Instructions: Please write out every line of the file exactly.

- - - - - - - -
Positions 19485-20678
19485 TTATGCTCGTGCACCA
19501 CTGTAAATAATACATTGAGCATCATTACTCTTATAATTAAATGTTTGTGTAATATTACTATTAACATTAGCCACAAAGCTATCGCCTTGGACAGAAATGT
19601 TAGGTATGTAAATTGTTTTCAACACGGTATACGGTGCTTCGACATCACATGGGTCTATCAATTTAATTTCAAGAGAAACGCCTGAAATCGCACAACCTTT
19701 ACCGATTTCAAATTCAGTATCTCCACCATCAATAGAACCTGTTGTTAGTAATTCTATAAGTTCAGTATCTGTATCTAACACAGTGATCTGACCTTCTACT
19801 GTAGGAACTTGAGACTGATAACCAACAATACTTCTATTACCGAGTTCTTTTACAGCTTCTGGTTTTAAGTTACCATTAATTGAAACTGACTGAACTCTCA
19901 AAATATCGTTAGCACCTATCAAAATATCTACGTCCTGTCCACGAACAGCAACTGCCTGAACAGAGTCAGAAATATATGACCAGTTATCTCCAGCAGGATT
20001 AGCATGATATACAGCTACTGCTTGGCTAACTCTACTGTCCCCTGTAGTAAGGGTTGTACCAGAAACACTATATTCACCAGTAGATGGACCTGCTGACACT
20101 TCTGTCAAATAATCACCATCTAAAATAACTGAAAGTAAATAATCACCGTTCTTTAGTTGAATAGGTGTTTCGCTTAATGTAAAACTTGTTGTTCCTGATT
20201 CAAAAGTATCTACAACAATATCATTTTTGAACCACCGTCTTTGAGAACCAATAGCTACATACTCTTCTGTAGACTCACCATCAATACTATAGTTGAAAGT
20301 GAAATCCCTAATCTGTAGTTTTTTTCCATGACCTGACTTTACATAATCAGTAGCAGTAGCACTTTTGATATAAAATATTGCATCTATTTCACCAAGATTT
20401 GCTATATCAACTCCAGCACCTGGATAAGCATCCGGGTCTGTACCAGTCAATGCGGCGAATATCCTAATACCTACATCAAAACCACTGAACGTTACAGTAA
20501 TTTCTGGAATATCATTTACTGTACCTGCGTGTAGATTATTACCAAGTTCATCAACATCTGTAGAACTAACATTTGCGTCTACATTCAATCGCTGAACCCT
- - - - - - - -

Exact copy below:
Positions 19485-20678
19485 TTATGCTCGTGCACCA
19501 CTGTAAATAATACATTGAGCATCATTACTCTTATAATTAAATGTTTGTGTAATATTACTATTAACATTAGCCACAAAGCTATCGCCTTGGACAGAAATGT
19601 TAGGTATGTAAATTGTTTTCAACACGGTATACGGTGCTTCGACATCACATGGGTCTATCAATTTAATTTCAAGAGAAACGCCTGAAATCGCACAACCTTT
19701 ACCGATTTCAAATTCAGTATCTCCACCATCAATAGAACCTGTTGTTAGTAATTCTATAAGTTCAGTATCTGTATCTAACACAGTGATCTGACCTTCTACT
19801 GTAGGAACTTGAGACTGATAACCAACAATACTTCTATTACCGAGTTCTTTTACAGCTTCTGGTTTTAAGTTACCATTAATTGAAACTGACTGAACTCTCA
19901 AAATATCGTTAGCACCTATCAAAATATCTACGTCCTGTCCACGAACAGCAACTGCCTGAACAGAGTCAGAAATATATGACCAGTTATCTCCAGCAGGATT
20001 AGCATGATATACAGCTACTGCTTGGCTAACTCTACTGTCCCCTGTAGTAAGGGTTGTACCAGAAACACTATATTCACCAGTAGATGGACCTGCTGACACT
20101 TCTGTCAAATAATCACCATCTAAAATAACTGAAAGTAAATAATCACCGTTCTTTAGTTGAATAGGTGTTTCGCTTAATGTAAAACTTGTTGTTCCTGATT
20201 CAAAAGTATCTACAACAATATCATTTTTGAACCACCGTCTTTGAGAACCAATAGCTACATACTCTTCTGTAGACTCACCATCAATACTATAGTTGAAAGT
20301 GAAATCCCTAATCTGTAGTTTTTTTCCATGACCTGACTTTACATAATCAGTAGCAGTAGCACTTTTGATATAAAATATTGCATCTATTTCACCAAGATTT
20401 GCTATATCAACTCCAGCACCTGGATAAGCATCCGGGTCTGTACCAGTCAATGCGGCGAATATCCTAATACCTACATCAAAACCACTGAACGTTACAGTAA
20501 TTTCTGGAATATCATTTACTGTACCTGCGTGTAGATTATTACCAAGTTCATCAACATCTGTAGAACTAACATTTGCGTCTACATTCAATCGCTGAACCCT